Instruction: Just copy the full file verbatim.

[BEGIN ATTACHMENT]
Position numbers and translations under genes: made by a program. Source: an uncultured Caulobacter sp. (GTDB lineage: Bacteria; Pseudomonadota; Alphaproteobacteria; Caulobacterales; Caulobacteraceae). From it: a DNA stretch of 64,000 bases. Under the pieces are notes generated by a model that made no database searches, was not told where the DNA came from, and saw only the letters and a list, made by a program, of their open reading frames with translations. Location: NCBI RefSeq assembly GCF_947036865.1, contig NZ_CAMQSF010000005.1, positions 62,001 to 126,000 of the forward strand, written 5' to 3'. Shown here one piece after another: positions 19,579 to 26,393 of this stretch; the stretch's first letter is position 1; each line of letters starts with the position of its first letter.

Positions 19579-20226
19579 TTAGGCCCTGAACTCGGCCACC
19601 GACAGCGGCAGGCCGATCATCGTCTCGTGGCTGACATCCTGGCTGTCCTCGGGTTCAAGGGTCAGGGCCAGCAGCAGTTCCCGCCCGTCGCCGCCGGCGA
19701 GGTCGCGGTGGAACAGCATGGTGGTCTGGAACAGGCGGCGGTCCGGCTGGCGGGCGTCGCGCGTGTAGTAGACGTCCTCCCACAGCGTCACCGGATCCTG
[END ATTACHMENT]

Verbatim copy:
Position numbers and translations under genes: made by a program. Source: an uncultured Caulobacter sp. (GTDB lineage: Bacteria; Pseudomonadota; Alphaproteobacteria; Caulobacterales; Caulobacteraceae). From it: a DNA stretch of 64,000 bases. Under the pieces are notes generated by a model that made no database searches, was not told where the DNA came from, and saw only the letters and a list, made by a program, of their open reading frames with translations. Location: NCBI RefSeq assembly GCF_947036865.1, contig NZ_CAMQSF010000005.1, positions 62,001 to 126,000 of the forward strand, written 5' to 3'. Shown here one piece after another: positions 19,579 to 26,393 of this stretch; the stretch's first letter is position 1; each line of letters starts with the position of its first letter.

Positions 19579-20226
19579 TTAGGCCCTGAACTCGGCCACC
19601 GACAGCGGCAGGCCGATCATCGTCTCGTGGCTGACATCCTGGCTGTCCTCGGGTTCAAGGGTCAGGGCCAGCAGCAGTTCCCGCCCGTCGCCGCCGGCGA
19701 GGTCGCGGTGGAACAGCATGGTGGTCTGGAACAGGCGGCGGTCCGGCTGGCGGGCGTCGCGCGTGTAGTAGACGTCCTCCCACAGCGTCACCGGATCCTG